Replacing palm oil is possible!
Changing the palm oil narrative. A healthy and sustainable substitute has been found by two Canadian researchers.
A good oil
Professor Alejandro Marangoni and doctoral student, Reed Nicholson, food scientists at the University of Guelph, have discovered out how to replace palm oil. Their invention replicates the advantages of palm oil. They have succeeded in developing a vegetable oil that remains solid at room temperature. They have also reproduced the process of creating the molecule associated with three specific fatty acids, the “triclycerides”. Their solution also contains less saturated fat. To achieve this result, the scientists solidified cottonseed and peanut oil by the process of enzymatic glycerolysis (EG). This technique combines enzymes with glycerin to break down the fats, and “it seems that many oils are playing the game,” according to Marangoni.
This substitute could be used in a multitude of agri-food products, 80% of which contain palm oil. It could also be used in cosmetics and toothpaste containing palm oil, and even in biofuels. It is a prospect that could be considered because of its low cost and would not generate a significant increase in production costs. In addition to being economical, vegetable oils contain less saturated fats. Consuming them would reduce the risk of heart disease and consequently the burden on public health.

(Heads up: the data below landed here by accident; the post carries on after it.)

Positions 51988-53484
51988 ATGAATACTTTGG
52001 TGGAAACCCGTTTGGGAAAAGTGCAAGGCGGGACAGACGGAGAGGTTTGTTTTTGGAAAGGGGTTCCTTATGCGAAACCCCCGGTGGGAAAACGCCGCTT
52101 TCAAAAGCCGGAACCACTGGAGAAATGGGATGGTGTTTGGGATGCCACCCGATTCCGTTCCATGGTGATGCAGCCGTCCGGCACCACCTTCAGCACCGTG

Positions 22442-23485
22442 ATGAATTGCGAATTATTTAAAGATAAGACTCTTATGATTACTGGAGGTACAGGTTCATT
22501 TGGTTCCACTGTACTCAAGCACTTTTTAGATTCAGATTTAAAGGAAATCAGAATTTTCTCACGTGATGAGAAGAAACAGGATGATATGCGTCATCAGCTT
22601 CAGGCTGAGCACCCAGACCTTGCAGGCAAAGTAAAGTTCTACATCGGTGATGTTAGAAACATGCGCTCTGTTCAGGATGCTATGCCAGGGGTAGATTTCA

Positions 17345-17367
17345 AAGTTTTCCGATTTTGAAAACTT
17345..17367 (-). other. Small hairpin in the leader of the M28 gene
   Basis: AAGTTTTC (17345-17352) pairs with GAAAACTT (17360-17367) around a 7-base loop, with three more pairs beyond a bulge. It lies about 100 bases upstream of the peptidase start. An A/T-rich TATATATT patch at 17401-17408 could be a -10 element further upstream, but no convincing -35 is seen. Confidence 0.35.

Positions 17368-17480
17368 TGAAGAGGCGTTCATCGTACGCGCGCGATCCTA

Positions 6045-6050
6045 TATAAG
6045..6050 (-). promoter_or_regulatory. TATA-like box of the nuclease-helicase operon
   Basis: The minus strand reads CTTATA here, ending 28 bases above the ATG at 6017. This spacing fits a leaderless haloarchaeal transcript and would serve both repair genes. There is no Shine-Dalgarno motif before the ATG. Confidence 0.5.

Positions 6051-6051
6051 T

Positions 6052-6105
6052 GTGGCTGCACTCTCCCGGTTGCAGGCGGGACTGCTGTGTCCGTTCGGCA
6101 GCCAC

“This innovation may revolutionize production of numerous foods from baked goods to increasingly popular plant-based meat alternatives while offering a heart-healthy improvement over the use of saturated fats,” said Marangoni.
Giving up palm oil
This healthier and more sustainable process could reduce the drifts generated by palm oil production. Palm oil is the most consumed oil in the world, and as a result, its cultivation has multiplied to the point of becoming the main cause of deforestation. The tropical forests of Malaysia and Indonesia, which concentrate 84% of production, have been decimated to make way for this intensive monoculture. The destruction of biodiversity disrupts ecosystems and leads to the programmed disappearance of species, such as the orangutan. Not to mention that deforestation releases CO2, which aggravates greenhouse conditions.
Sources: Good News Network; Environmental News Network; CBC.CA; Geo
Photo Credits: @nazahery/Unsplash; University of Guelph
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